Lack of 5G understanding delaying rollout

04 February 2022 3 min. read
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As the UK’s roll-out of 5G continues to lag, decision-makers remain unclear what the benefits of the technology actually are. New research shows that fewer than one-third of the UK’s leading politicians understand the difference between 4G and 5G.

The UK’s economic recovery from the Covid-19 recession will depend heavily on innovation and the adoption of new technologies. Key to this is 5G – the next-generation mobile internet technology presently being implemented around the world.

Previous research has indicated 5G could be worth $1.5 trillion to the global economy by 2030, with next generation networks stimulating growth and driving productivity at a time when countries are struggling with reduced activity due to the pandemic. Britain is no exception to this, with the technology’s rollout having been touted as worth £15 billion to the national economy if its full potential is seized upon.

Citizens’ understanding of mobile and broadband connections

The problem 5G currently faces, however, is that its rollout has been derailed by the ongoing pandemic – and most of the nation’s decision-makers are not entirely sure just what that ‘potential’ is. According to a new paper from Cluttons – a property advisory firm for the infrastructure and telecoms industry – hassurveyed MPs, councillors, consumers and businesses on the topic including their understanding, connections, the pace of roll out and a number of other things. The figures do not make for encouraging reading.

While infrastructures around the world were delayed by Covid-19, other G7 countries have managed to since push on with 5G rollouts. The UK is now lagging behind these competitors, with planning issues, funding, number of engineers etc meaning Britain is now very unlikely to hit its previous target of 85% coverage by 2025. Pressure to get things back on track is not what it should be, though – likely because few people seem to know what 5G could do for them.

Under a quarter of UK citizens understand what ‘gigabit-capable’ means, and few recognise its benefits, while just a third understand which type of home broadband connection is available in their local area. Problematically, this is roughly in line with knowledge among MPs and local councils, just under one-third of whom Cluttons found understood the benefits of upgrading the nation from 4G to 5G.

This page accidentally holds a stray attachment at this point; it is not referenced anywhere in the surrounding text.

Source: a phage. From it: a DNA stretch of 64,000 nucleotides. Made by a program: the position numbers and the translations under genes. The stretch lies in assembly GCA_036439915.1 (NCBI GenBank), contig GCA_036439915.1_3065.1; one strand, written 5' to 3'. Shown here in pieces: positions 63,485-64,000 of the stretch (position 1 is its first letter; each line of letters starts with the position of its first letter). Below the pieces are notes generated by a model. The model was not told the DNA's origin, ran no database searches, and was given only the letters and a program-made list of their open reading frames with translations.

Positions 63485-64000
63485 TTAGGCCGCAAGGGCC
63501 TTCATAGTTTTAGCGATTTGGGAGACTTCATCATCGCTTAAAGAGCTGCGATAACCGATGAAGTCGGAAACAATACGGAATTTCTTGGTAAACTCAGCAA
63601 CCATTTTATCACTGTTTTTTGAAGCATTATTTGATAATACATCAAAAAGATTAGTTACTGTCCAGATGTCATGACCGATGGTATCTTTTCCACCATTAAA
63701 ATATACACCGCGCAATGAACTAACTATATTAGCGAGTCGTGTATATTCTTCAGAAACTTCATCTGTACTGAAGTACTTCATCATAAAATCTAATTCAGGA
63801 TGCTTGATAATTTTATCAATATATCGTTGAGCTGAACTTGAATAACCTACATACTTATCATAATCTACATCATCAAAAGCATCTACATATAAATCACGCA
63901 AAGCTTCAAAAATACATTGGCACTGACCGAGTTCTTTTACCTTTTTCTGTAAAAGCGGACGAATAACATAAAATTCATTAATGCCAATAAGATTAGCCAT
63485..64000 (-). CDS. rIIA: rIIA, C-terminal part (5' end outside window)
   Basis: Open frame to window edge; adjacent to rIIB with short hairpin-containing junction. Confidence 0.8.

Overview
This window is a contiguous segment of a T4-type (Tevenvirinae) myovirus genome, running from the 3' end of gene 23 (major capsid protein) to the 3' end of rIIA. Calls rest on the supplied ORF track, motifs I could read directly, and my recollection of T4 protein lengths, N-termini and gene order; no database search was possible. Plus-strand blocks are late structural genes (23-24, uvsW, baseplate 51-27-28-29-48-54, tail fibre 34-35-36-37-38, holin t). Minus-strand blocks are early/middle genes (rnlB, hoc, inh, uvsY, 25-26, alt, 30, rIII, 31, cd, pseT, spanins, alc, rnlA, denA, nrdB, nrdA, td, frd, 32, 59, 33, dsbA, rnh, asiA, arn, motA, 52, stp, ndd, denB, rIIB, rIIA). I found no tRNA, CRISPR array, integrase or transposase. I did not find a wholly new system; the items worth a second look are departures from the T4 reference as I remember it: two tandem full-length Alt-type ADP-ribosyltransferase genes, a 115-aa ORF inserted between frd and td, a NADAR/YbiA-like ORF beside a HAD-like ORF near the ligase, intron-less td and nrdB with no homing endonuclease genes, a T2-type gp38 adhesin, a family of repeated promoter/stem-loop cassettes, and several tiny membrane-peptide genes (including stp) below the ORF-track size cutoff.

Top four issues that arise between local authorities and providers during rollout of communications infrastructure

As explained by Cluttons, “Gigabit refers to speeds of 1Gbps (one gigabit per second) or faster. A Gigabit is equivalent to 1,000Mbps and is the fastest connectivity possible. The UK’s average broadband speed according to Ofcom is 80Mbps. Gigabit is usually achieved by a type of technology called Fibre to the Premises (FTTP).”

As the UK looks to upgrade its digital economy in the years ahead, these changes are essential. But even when councils have gone to work on implementing 5G, they have been met with resistance due to a lack of understanding around this. According to councillors polled, 41% said a prominent barrier to 5G rollouts had been community objections.

John Gravett, Partner at Cluttons, commented, “Having the right level of connectivity across the UK is crucial for the Government’s levelling up agenda, as well as economic performance, jobs, skills and social equity… [But] less than a third of councillors think their residents would be supportive of further installation of infrastructure, despite there being a clear need for it and consumers in the main understanding the nationwide need. However, community objection shows that, as is often the case, people are supportive of development in general but may have outdated ideas about infrastructure being close to their local community – so this is something we must collectively address via both education, and planning reforms.”